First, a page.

I’d like to make a very simple argument about Warren Buffett: I think that we should evaluate Buffett’s arguments as we would the arguments of an economist at the University of Chicago or Iowa, or a research associate at the Center for American Progress or the Heritage Foundation, or the founder of a successful hog farm or a boutique nail salon or a consumer internet business. Buffett’s arguments aren’t new, and they aren’t, in my view, convincing or even interesting. I recognize that at least some people will lend more credence to Buffett’s belief that he and other successful investors and entrepreneurs should pay higher taxes because he is “putting his money where his mouth is,” not unlike a young adult calling for the restoration of military conscription.
I guess there’s something interesting about, say, a 19-year-old upper-middle-class student at an elite university telling the reading public that she should be required to fight and die in Iraq and Afghanistan alongside people from different social backgrounds, e.g., volunteers from families with a tradition of military service. I’d be more interested in the question of whether conscription would give us a more effective military, that could achieve the strategic objectives set out by our elected leaders at the lowest possible cost in human lives and material resources. One could argue that the military is a distinctive institution in a democracy, and that a focus on cost effectiveness is bloodless and wrongheaded in the extreme, e.g., the idea shared national sacrifice should be at the heart of how we shape our military institutions. I don’t find this view very credible, and I imagine that it would be exceptionally difficult to implement in practice. But of course sentiments on this question will vary.
As for tax policy, what really matters is how rates and structure shape the broader economic environment. More narrowly, I think it is reasonable to place somewhat heavier emphasis on how tax policy impacts the long-term interests of those in, say, the bottom half of the wealth and income distribution, or the bottom third or the bottom tenth.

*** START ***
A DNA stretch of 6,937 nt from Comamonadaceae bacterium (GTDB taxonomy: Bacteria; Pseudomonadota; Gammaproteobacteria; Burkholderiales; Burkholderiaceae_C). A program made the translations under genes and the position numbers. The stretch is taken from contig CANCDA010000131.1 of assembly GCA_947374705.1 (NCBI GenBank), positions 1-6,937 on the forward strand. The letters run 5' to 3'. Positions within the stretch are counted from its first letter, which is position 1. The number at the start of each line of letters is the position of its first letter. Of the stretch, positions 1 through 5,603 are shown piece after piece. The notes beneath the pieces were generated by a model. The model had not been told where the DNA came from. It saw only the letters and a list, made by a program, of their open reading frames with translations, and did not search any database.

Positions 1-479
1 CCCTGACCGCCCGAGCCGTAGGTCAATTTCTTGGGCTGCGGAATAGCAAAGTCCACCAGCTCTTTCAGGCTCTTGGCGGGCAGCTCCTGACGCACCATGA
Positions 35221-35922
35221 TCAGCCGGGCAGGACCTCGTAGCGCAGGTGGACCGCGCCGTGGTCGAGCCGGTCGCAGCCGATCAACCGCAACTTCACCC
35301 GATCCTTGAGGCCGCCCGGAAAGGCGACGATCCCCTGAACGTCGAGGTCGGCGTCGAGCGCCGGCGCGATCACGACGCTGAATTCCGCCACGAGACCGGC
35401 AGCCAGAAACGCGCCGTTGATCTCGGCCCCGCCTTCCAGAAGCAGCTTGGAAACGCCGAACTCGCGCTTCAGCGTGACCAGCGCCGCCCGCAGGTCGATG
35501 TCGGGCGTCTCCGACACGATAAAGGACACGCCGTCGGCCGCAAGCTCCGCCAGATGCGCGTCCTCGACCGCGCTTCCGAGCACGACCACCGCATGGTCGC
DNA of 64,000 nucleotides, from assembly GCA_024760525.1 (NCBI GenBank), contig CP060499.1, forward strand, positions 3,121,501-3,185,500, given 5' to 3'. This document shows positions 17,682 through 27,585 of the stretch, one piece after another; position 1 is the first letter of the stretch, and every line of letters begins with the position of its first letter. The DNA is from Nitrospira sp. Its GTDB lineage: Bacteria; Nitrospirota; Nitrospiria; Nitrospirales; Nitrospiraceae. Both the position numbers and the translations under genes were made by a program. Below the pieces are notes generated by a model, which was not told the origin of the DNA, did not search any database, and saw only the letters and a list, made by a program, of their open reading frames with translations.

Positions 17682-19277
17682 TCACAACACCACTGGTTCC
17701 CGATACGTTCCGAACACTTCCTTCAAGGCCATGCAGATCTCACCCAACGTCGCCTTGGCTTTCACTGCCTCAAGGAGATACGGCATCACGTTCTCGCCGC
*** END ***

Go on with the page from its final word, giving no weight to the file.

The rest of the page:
There is a great deal of disagreement regarding the policy mix that best serves the interests of the broader economy. Part of the problem is that there are many moving pieces and confounding variables, and we don’t have, and we might never have, good experimental knowledge on core public policy questions. Like Buffett, and unlike many of my fellow conservatives, I tend to think that we might need somewhat higher tax revenues in the medium-term. Unlike Buffett, I believe that raising marginal tax rates is not the best way to raise revenue.
I’m of the view that conservatives should only agree to higher tax revenues in exchange for structural entitlement reform, which, so far at least, hasn’t been on the table. (And by structural reform, I mean something along the lines of the Medicare competitive pricing concept we’ve discussed in this space.) Indeed, I find it strange that any sensible person would talk about the tax system in isolation from what the tax system should actually buy.
There are a number of red flags in Buffett’s op-ed, and I’m afraid I can’t tackle them all. I will not a handful of them:
Since 1992, the I.R.S. has compiled data from the returns of the 400 Americans reporting the largest income. In 1992, the top 400 had aggregate taxable income of $16.9 billion and paid federal taxes of 29.2 percent on that sum. In 2008, the aggregate income of the highest 400 had soared to $90.9 billion — a staggering $227.4 million on average — but the rate paid had fallen to 21.5 percent.
I’m curious: does Buffett think that it is a coincidence that aggregate income has soared as the rate paid has decreased? He might argue, reasonably enough, that there are underlying factors that account for the surge in income, and that the highest earners haven’t been responding to tax incentives. The global economy has changed in important ways that have redounded to the benefit of high earners. But if that is true, he might want to revisit the previous paragraph:
People invest to make money, and potential taxes have never scared them off. And to those who argue that higher rates hurt job creation, I would note that a net of nearly 40 million jobs were added between 1980 and 2000. You know what’s happened since then: lower tax rates and far lower job creation.
Could it be that that job creation has been weak due to a number of complicated factors, e.g., labor market regulation, the rising cost of non-cash compensation, changing dynamics with the nontradabale and tradable sectors of the economy, a “global labor glut,” etc.? Might job creation have been worse in the absence of changes to the tax code?
Warren Buffett is obviously an exceptionally brilliant person, and a legend in his own time. His advocacy for higher taxes on the rich has won him the adulation of hundreds of thousands, if not millions, of people, not just in the United States. Adulation, alas, can’t be taxed, which makes me wonder if Buffett is shrewdly diversifying his asset base.